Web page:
July 16, 2014
In case you missed it, just after the July 4th weekend, the internet was ablaze with news that someone had raised close to $50,000 to make potato salad. Not open a potato salad restaurant, not start a potato salad company, but just to make potato salad. You weren’t even garunteed to get any with your donation. Even though the donation amount eventually dropped (still to tens of thousands of dollars), anyone who has tried or thought of running a crowdfunding campaign no doubt was left thinking ‘huh?’The way this infamous potato salad project came about was due to some changing of rules on the biggest crowdfunding platforms as of late. The two biggest changes, which we’ll discuss here, may impact if you decide to launch a crowdfunding project and, if so, how you go about it.
1. Indiegogo is no longer all or nothing. Crowdfunding site Indiegogo has done away with the all or nothing pricing strategy that is the backbone of most crowdfunding platforms. This means that if you set your project goal at $2000 but only get $20 in donations, you get to keep all $20. Well, you actually don’t get to keep all $20. Those who choose the flexible funding plan, as it’s known, compared to the fixed funding plan (where you set a goal and must meet it in order to receive any money) must pay an additional 9% above other fees (which at this point on Indiegogo is between 7-9% to begin with). All of this is taken out of your, in this case, $20.
There are some obvious benefits with this flexible funding strategy in that you know, beyond a shadow of a doubt, that any money you raise can be used towards your project or business. However, it’s possible that the flexible funding plan may actually dis-incentivize donors who are on the fence about helping you because they see you’re going to get money regardless. In this case, if you’re using the crowdfunding process as a way to vet public interest in your project or business concept, you may not get an accurate result you can rely on.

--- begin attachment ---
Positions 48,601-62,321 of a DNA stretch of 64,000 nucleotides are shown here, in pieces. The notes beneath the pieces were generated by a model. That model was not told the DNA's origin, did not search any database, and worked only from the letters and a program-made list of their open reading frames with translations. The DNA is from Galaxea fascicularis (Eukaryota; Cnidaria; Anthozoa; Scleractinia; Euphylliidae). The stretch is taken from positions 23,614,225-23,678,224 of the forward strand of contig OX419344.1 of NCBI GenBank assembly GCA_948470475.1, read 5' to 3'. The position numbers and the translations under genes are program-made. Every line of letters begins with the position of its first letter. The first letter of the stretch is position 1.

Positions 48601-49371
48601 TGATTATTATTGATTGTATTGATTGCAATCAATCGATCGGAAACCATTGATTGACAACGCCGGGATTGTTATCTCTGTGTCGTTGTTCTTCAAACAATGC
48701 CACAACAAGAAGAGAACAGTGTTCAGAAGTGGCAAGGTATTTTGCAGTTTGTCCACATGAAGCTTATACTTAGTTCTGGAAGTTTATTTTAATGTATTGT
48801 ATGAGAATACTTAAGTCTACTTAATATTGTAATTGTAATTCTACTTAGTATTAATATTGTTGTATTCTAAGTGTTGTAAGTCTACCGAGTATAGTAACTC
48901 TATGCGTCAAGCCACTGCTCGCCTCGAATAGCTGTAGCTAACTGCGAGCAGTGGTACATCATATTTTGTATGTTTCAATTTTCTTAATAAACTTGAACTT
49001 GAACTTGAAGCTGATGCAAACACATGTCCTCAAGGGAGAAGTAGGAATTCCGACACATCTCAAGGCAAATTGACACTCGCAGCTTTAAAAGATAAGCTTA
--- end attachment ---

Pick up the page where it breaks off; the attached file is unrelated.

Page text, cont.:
2. Kickstarter is opening the project floodgates. For a long time, Kickstarter had some pretty specific rules about what was and what wasn’t considered a project on their site. They’ve done away with the review process they had in place that rejected an approximate 22% of submitted proposals, and now offer two options for those who want to submit a crowdfunding project. While you can still offer your project up for review by the Kickstarter staff, you can also skip that step completely and go straight to publishing your project directly onto their site without so much as anyone other than you looking at it.
What does this mean for Kickstarter? Well, first of all it may make it tougher for businesses to break through the clutter now that they’re competing against anyone and their brother (as an example, see the aforementioned potato salad project). Also, by not going through the submission process you may get your project up and running quicker, but you might miss out on opportunities to make your project stronger and stand a better chance based on feedback from Kickstarter itself. It’s also not known whether Kickstarter will focus on promoting those projects that they’ve had a had in reviewing or whether they’ll promote any that start to gain traction regardless of submission process.
As a reminder, there are many pros and many cons to crowdfunding projects – much of which we’ve talked about on this site before (do a search for crowdfunding or crowdsourcing and you’ll find a number of articles about this topic) – and these are now two more things to consider if you’re weighing whether or not crowdfunding is for you and your business.